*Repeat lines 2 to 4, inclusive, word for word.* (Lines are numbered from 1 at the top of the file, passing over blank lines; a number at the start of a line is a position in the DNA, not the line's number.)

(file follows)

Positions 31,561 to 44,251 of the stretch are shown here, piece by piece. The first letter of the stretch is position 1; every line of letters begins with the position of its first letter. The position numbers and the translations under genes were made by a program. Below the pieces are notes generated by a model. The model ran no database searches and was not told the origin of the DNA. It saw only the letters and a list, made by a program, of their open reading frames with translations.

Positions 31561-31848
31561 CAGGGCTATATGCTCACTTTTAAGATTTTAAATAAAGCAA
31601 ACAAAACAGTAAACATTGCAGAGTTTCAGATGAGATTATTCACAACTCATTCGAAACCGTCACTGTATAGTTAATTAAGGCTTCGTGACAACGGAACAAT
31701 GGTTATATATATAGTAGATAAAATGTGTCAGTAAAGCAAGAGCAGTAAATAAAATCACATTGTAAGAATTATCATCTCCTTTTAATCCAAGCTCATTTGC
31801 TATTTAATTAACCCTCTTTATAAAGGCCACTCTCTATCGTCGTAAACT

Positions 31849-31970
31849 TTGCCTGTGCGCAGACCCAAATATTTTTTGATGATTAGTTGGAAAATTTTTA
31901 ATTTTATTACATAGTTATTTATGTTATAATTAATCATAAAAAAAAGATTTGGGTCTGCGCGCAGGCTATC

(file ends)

Positions 31561-31848
31561 CAGGGCTATATGCTCACTTTTAAGATTTTAAATAAAGCAA
31601 ACAAAACAGTAAACATTGCAGAGTTTCAGATGAGATTATTCACAACTCATTCGAAACCGTCACTGTATAGTTAATTAAGGCTTCGTGACAACGGAACAAT